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From Middle English schare, schere, from Old English scearu (a cutting, shaving, a shearing, tonsure, part, division, share), from Proto-Germanic *skarō (a division, detachment), from Proto-Indo-European *(s)ḱar-, *skar- (to divide). Cognate with Saterland Frisian skar, sker (a share in a communal pasture), Dutch schare (share in property), German Schar (band, troop, party, company), Icelandic skor (department). Compare shard, shear.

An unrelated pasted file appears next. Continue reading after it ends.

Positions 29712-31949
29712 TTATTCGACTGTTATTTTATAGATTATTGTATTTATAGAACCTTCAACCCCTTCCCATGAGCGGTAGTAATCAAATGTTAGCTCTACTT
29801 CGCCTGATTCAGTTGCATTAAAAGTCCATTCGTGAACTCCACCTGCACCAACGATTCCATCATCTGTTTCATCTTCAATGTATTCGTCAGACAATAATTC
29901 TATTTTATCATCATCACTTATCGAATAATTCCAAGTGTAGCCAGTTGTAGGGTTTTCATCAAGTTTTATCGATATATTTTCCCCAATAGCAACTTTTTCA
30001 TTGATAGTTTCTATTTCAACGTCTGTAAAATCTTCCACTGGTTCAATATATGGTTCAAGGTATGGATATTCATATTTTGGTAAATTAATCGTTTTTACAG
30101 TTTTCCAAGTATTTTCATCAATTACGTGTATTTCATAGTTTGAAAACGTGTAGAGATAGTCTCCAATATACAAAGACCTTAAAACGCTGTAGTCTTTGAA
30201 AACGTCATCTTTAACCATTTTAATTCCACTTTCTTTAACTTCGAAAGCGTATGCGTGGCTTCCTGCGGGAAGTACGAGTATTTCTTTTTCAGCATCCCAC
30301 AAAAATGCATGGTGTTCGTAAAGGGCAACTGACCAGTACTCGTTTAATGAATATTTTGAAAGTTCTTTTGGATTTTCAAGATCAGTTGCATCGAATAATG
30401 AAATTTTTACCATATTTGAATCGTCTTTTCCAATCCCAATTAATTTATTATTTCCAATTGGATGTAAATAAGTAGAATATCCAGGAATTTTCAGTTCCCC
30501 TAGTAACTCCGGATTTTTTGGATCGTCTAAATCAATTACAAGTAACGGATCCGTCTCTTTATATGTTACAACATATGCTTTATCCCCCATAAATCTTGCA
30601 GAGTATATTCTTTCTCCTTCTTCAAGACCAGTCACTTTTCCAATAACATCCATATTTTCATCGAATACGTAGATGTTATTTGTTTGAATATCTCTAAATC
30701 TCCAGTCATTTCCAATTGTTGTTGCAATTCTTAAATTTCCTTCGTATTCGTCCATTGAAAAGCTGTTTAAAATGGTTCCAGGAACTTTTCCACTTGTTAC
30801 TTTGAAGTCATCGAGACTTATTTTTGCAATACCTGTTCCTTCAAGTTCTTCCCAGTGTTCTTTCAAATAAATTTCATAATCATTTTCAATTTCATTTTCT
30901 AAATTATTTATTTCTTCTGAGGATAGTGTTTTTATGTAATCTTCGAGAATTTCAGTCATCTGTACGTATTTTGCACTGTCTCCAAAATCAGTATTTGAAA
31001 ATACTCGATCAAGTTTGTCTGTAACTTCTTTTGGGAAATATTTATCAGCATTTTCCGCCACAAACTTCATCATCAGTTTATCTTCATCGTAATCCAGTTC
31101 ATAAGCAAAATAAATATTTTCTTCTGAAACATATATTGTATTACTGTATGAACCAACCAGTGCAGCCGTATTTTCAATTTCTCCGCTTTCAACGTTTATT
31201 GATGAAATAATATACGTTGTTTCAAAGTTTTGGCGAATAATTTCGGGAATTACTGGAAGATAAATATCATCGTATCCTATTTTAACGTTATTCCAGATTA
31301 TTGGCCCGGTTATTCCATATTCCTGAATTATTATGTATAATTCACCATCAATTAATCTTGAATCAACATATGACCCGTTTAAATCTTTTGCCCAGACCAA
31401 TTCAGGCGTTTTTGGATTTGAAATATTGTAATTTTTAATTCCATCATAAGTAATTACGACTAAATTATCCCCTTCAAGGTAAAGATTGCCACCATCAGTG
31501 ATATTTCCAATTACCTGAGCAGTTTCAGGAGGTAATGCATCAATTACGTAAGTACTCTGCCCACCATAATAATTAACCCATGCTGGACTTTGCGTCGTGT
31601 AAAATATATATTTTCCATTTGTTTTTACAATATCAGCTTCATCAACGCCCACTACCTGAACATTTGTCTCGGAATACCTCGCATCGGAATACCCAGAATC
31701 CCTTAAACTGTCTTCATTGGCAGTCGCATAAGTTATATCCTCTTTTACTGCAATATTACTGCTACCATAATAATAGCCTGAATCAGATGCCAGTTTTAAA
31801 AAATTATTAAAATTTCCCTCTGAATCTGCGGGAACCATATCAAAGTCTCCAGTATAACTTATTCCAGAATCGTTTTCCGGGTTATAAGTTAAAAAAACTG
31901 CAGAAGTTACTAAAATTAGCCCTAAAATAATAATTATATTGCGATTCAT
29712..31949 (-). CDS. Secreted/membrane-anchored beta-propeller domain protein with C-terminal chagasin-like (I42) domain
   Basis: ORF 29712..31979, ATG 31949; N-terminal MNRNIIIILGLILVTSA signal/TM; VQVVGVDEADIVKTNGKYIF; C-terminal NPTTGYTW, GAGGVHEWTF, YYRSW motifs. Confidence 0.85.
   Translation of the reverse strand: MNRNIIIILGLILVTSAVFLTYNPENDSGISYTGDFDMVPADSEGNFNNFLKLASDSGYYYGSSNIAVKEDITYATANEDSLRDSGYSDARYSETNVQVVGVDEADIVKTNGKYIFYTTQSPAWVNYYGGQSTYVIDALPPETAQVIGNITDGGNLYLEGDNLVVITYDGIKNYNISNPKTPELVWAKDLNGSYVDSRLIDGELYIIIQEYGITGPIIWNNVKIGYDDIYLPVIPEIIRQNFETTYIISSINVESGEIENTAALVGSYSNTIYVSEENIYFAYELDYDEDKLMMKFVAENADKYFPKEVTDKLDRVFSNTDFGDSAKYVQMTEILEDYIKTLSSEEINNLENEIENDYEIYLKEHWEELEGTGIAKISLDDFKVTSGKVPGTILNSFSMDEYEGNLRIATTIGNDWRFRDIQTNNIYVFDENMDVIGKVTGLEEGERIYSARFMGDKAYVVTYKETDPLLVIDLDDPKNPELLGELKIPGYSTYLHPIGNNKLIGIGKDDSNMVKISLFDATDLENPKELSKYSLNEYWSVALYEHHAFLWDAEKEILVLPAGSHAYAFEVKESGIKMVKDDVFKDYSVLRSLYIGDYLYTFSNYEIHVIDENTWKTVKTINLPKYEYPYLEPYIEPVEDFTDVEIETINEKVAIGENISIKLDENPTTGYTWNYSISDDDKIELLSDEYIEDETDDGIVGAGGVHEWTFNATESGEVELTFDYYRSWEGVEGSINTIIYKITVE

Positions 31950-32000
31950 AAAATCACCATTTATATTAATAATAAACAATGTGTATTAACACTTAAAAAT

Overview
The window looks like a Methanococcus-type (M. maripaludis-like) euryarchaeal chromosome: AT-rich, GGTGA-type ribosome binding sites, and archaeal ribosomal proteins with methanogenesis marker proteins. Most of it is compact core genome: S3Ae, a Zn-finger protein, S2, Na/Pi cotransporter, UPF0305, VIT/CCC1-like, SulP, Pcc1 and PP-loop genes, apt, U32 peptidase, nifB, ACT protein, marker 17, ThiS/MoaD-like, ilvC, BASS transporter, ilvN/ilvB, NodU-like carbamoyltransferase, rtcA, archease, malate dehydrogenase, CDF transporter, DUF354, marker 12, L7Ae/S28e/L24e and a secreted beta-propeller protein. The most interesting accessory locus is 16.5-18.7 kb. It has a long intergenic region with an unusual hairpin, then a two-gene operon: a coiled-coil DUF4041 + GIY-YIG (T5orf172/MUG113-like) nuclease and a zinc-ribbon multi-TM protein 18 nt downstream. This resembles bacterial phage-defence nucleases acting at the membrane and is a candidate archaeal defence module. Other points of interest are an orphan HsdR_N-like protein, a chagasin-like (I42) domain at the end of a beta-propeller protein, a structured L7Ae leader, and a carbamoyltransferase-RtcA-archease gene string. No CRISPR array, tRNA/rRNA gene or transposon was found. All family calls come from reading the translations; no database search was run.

From Old Irish is ferr (it’s better), from Proto-Celtic *werros, from Proto-Indo-European *wers- (peak). Akin to Latin verrūca (steep place, height), Lithuanian viršùs (top, head) and Old Church Slavonic врьхъ (vrĭxŭ, top, peak). Compare Irish fearr.


Borrowed from English share.